Field Report: Adobe Audition CS6

August 1, 2012

When we encounter things in life we find reliable, they are generally built on a long-standing foundation. Conversely, fresh-off-the-drawing-board products rarely produce perfect results right away. Years and years of agonizing over details and performance are what create excellence. Gathering end-user data containing compliments and complaints alike is what developers use as they better their product line. This is the case with one of the most recognized household names in radio broadcast production: Adobe Audition.

Adobe Audition CS6

Many of us remember Cool Edit from Syntrillium. It was born in the mid-1990s and was a forerunner in professional Windows-based audio editing software. Some years later it became Adobe Audition. Since then Adobe has delivered five renditions of Audition, and each has outperformed its predecessor markedly. Just more than a year ago, Audition 5.5 hit the market as part of the Adobe Master Collection. This unveiling introduced Audition to Macintosh users, turning the world of audio-editing-via-Mac on its head. However, some veteran Audition users may have discovered some unsettling operational features inside version 5.5. But fortunately, at the 2012 NAB Show, Adobe Master Collection 6 was unleashed, and with it a reworked, reinvented and recharged Audition CS6.

The horsepower

Not necessarily new to the CS6 release, but more fine-tuned is Audition''s multicore/multiprocessor optimization. This has effectively modernized Audition in that heavy processes and workloads are distributed simultaneously across as many CPU processors as are available on the computer. Tasks can be completed efficiently in parallel instead of sequentially. For example, a mastering effect can be batch processed in the background while the user continues to edit in another session (multiple sessions can be opened at once). Multicore processing also makes real-time effect rendering much smoother. Suppose an effect rack on a particular track is stuffed with reverb, compression, EQ and delay effects. Audition has the know-how to divide the workload, making editing smoother and less likely to freeze.

The inclusion of Audition in Adobe''s Master Collection is an effort on the part of Adobe developers to streamline workloads. Audio editing can be exciting and challenging, but many times it involves repeated keystrokes and processes day-in, and day-out. With that in mind, there is a long list of improvements found in Audition CS6 that are welcomed. The first item I was excited about was the ability to once again trim and delete audio (in waveform mode) while the file is playing. When a deadline is looming, the ability to simultaneously listen to and cut on a file is a must.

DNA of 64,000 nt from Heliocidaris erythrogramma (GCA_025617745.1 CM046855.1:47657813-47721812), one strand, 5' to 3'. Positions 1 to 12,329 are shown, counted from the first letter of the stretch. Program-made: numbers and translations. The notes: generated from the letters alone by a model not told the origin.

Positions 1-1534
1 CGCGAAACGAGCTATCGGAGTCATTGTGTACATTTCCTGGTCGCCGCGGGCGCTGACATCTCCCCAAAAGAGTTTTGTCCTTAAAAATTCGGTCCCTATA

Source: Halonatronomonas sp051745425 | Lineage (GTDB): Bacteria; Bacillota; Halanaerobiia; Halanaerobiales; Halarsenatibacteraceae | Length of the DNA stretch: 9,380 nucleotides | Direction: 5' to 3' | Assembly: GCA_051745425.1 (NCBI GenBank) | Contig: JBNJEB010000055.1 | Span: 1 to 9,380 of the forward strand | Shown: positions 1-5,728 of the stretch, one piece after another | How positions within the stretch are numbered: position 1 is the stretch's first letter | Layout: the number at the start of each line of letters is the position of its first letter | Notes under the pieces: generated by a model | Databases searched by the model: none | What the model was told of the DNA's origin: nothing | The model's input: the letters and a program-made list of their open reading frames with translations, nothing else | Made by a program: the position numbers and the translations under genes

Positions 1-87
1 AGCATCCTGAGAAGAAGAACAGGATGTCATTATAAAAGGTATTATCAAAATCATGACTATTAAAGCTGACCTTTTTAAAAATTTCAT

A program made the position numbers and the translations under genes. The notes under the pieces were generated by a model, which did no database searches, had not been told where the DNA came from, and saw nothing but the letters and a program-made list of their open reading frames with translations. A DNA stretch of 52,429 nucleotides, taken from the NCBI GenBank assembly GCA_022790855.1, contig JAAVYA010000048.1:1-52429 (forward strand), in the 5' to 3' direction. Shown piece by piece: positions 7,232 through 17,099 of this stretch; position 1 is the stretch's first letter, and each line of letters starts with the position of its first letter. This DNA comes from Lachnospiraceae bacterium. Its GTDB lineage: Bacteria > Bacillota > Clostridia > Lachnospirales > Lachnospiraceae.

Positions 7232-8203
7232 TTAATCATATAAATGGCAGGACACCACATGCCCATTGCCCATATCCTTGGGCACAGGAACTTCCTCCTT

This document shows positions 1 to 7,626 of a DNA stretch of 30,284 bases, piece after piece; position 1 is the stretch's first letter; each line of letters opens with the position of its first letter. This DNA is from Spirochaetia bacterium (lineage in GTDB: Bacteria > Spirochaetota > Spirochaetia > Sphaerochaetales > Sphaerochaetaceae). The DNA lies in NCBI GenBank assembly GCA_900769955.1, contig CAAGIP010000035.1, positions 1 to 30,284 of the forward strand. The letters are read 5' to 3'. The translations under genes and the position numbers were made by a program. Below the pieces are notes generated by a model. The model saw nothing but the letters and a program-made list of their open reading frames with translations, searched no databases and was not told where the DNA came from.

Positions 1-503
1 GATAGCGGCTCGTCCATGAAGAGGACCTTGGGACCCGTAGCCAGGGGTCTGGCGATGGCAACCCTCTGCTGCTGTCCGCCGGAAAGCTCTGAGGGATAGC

Performance at a glance
■ Multicore/multiprocessor optimization
■ Intuitive workspace
■ Media Browser for audio assets
■ Background batch processing
■ AES46-2002 Cartchunk metadata integrated

Another timesaver is the Media Browser window. Dockable anywhere in the workspace, the media browser displays all file folders and drives. When the folder is expanded all audio files therein can be clicked and previewed. If auto play is selected, the file plays when simply clicked. When the file is double-clicked, it opens in the waveform editor. In the multitrack editor, the audio file can be dragged into a session track from the media browser. Media browser is an improvement on the old task of selecting File-Open and navigating to the file for preview. CS6 puts all available audio files on the workspace, and a click away.

A close relative to the media browser is the Files panel, where files are not only auditioned, but file information is displayed. Information including length, sample rate, channel (stereo or mono), bit depth and format, just to name a few, are listed. The file panel also features a search toolbar that lets the user quickly locate a currently opened file. This is especially handy when a multitrack session is open that contains extensive amounts of individual audio files. It features five clipboards, meaning several snippets can be cut, copied and pasted from different clipboards without overwriting.